What not to do

Don't reuse alt descriptions for the same image in different contexts without evaluating the description's appropriateness for each location.

Don't repeat information presented elsewhere in close proximity.

Don't over-describe. Stick only to what the student needs to know to understand the material.

Check it out

Read the alt descriptions back to yourself...

Is the information in your alt description unambiguously available to people who can see the image or is it an interpretation?

Given the audience for this material, can you reasonably expect that those who can see the visual will get from it the information you are providing in the alt description?

If the answers are "no," the alt description may not be the best place for this information; it may need to be in the caption or surrounding text to ensure that all users get that important information.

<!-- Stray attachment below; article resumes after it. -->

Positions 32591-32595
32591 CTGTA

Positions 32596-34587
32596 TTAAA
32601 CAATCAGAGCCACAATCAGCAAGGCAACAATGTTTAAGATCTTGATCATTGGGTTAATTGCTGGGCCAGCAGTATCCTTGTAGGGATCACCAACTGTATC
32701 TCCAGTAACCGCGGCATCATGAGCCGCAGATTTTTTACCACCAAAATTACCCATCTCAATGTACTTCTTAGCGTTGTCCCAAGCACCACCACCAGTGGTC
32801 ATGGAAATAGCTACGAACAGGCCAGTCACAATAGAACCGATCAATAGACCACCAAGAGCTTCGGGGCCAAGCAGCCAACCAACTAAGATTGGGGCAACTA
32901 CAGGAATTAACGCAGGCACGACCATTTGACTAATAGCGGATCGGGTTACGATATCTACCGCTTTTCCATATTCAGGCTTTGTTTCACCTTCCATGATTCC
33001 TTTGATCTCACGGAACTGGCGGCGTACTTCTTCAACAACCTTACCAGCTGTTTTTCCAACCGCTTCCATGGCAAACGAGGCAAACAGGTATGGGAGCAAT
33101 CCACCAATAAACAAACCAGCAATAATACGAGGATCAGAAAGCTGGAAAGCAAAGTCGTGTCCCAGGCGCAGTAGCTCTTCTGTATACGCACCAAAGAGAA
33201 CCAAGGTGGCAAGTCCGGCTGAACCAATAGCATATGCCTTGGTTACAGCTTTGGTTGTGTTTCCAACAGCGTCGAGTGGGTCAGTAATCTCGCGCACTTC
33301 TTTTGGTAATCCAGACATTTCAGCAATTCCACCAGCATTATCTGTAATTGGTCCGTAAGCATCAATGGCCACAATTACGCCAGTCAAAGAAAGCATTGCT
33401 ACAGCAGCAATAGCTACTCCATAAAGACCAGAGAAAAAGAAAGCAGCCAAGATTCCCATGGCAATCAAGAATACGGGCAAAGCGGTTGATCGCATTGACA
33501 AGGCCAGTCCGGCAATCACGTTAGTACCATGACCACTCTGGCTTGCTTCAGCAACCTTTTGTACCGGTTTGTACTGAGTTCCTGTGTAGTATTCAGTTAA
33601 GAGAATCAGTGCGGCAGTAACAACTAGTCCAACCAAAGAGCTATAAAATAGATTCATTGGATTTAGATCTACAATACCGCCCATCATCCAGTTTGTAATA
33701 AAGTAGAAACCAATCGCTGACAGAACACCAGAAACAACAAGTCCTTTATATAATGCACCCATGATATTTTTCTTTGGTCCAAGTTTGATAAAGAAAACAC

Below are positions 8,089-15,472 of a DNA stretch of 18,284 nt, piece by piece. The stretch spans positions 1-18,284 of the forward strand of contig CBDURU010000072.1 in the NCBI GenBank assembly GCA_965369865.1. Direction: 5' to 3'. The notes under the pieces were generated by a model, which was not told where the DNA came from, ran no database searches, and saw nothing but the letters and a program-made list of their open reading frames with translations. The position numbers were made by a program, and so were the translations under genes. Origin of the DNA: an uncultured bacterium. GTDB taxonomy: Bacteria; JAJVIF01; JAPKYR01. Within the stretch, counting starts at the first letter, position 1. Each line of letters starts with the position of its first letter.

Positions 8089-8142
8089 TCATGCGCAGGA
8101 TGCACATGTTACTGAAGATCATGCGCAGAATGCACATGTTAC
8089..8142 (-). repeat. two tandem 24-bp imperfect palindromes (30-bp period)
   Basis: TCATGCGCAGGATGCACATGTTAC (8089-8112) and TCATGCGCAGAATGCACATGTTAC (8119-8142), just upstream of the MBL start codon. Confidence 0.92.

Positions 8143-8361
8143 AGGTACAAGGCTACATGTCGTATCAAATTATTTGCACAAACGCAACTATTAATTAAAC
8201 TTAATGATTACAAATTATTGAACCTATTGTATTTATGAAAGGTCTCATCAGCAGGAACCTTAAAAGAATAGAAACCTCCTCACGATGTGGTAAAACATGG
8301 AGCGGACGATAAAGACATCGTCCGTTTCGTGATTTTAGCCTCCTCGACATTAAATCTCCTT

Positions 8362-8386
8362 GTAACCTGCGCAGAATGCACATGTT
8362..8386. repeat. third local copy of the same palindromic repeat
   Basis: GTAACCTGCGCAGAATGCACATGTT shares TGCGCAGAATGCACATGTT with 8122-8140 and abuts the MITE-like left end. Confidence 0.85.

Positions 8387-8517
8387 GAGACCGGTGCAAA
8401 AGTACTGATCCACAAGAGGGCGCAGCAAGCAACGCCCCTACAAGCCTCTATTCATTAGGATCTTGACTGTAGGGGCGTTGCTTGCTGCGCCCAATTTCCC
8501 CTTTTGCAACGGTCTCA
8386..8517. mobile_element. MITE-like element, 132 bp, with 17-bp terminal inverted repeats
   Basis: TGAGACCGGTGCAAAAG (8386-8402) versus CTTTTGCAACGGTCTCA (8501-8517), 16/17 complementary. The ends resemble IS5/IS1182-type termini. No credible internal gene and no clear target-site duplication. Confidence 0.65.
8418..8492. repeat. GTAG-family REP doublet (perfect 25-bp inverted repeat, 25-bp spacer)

Return to the friend on the phone scenario and test it out from the friend's side of things. Read the text, alt descriptions, and captions together without looking at the visuals:

  • Is anything unnecessary, redundant, or confusing?
  • Is the alt description actually conveying unique information?
  • Is each alt description easy to follow and not too long to keep track of?
  • Does the content sound like a cohesive whole?


Short description: A bar graph demonstrates ways in which Americans participate in politics.

Long description: The bar graph provides the percentage of respondents who reported different types of political participation, as follows. Registered to vote, 92. Signed a petition about a political issue, 65. Attended a political meeting or rally, 48. Tried to influence how someone voted, 47. Contributed money to a candidate or party, 41.Volunteered time to work on a political campaign, 24.

Short description: A bar graph demonstrates ways in which Americans participate in politics.